Illinois is one of several states in the US that is currently considering sports betting legislation. This week, the state is set to hear sports betting legislation in a subcommittee meeting. Amendments were recently filed for legislation by Representative Michael Zalewski that would replace five previous proposals to legalize sports betting. The changes create new licensing and tax fees in amounts that have never been seen before in the US.
The amendments move the focus of sports betting legalization to H 1260. Zalewski is now the primary sponsor of the measure and it is being considered as the driving force behind efforts to legalize the industry. Changes to the amendment include no longer requiring players to register in person to take part in mobile wagering.
The bill will be heard during the House Sales, Amusement and Other Taxes Subcommittee with many stakeholders having a problem with the language now included in the legislation.
To begin, the first amendment that has been proposed would authorize riverboat casinos in the state to provide sports betting along with horse race tracks, off-track betting parlors, the lottery and video gaming operators.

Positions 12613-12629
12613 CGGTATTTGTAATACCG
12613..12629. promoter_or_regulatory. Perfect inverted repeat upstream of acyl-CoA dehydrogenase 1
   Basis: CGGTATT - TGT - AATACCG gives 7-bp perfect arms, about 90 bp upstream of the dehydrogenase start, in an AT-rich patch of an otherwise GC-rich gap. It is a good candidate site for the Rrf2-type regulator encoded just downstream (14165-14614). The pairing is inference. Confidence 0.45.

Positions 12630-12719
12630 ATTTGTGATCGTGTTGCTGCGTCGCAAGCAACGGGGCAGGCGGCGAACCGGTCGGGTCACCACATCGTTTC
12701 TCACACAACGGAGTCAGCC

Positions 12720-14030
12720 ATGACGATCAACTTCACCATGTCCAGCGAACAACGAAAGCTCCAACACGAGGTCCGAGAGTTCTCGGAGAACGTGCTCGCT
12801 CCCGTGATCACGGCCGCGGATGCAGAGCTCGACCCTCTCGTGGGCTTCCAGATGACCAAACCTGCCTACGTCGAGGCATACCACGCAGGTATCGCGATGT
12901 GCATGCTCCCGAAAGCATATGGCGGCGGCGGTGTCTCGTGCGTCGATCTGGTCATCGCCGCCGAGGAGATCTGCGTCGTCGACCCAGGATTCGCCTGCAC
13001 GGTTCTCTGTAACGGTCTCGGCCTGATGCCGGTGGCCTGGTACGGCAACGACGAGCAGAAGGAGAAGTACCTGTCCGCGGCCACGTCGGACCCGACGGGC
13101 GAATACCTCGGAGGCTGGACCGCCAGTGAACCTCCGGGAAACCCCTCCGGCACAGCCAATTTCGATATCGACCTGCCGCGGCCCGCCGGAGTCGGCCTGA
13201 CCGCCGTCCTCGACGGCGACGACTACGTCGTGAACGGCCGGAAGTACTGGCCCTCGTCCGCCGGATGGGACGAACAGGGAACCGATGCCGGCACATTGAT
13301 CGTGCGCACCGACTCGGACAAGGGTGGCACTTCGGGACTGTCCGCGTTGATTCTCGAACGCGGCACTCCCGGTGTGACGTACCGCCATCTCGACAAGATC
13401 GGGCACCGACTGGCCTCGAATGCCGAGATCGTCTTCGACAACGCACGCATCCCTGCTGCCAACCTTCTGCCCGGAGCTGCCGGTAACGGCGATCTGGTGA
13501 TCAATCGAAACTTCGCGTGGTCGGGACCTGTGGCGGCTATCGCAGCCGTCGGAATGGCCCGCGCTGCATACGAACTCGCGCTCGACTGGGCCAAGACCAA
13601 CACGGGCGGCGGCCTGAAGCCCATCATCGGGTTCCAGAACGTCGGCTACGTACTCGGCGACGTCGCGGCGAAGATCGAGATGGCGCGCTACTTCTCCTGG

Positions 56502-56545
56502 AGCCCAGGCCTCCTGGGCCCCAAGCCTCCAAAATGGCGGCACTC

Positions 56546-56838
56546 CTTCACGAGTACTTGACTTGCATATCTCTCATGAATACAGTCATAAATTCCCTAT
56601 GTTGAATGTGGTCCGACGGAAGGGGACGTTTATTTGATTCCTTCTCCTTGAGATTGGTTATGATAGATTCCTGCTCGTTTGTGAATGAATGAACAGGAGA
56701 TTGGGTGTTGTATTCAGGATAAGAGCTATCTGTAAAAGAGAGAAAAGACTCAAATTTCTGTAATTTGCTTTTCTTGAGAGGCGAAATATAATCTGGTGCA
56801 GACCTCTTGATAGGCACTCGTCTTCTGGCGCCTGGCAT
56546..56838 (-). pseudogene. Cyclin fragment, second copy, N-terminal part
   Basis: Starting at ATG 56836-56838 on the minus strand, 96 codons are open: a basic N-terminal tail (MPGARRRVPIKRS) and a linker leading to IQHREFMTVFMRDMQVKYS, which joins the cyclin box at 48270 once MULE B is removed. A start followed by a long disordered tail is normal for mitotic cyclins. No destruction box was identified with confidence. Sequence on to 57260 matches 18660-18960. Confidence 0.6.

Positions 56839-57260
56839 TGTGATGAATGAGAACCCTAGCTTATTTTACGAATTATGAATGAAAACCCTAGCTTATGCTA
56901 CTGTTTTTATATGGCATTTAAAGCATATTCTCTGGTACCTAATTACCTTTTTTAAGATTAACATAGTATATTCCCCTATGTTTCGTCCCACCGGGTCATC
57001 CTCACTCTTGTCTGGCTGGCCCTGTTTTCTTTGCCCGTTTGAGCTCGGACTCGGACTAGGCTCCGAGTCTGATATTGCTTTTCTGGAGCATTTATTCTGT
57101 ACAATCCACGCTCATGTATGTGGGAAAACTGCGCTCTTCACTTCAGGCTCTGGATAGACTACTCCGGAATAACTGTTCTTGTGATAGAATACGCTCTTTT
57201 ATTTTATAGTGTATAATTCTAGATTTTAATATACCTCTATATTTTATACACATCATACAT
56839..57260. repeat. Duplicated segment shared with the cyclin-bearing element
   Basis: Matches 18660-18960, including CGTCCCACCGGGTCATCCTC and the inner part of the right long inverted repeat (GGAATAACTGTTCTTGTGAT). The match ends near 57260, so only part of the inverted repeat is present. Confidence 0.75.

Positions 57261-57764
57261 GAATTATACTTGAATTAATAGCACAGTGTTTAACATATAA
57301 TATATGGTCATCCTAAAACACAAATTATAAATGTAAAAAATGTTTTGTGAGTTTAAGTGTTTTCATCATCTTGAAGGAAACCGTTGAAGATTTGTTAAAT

Each stakeholder will have certain guidelines that must be followed. For example, a riverboat casino can offer sports betting, using one online skin or having one land-based location. Horse tracks can offer one online skin or have a book at three of their authorized off-track betting parlors.
Stakeholders are not happy that the guidelines will vary depending on who is offering the service.
A second amendment will allow companies like FanDuel and DraftKings to apply for licensing at a higher price point due to a bad actor delay. This amendment also provides integrity fees and data usage from the sports leagues.
This amendment would have licensing costs of $15 million with a license going to the first seven applicants. Three online licenses will be up for grabs at a cost of $20 million each. A skin license will cost $5 million. Taxes would be set at 25%. An integrity fee of 0.2% on sports betting handle would go to the leagues.
Stakeholders are not happy with the extremely high fees and tax rate. The Illinois Casino Gaming Association is speaking out against the price points, showing examples of how other states are charging much less. In other states, tax rates don’t even reach the 10% mark and licensing fees are at around $100,000.
The Association is calling the high fees outrageous. Even if the bill was able to pass with this amendment, stakeholders may not even attempt to offer services because they don’t want to pay the higher cost to begin.
The many changes to the sports betting legislation in Illinois will most likely cause even more delay. There will be too many against the changes and not enough support to see the measures push through. We will see by the end of the week or into next week, if the legislation can continue to move forward or if additional changes will be made to finally see the state becom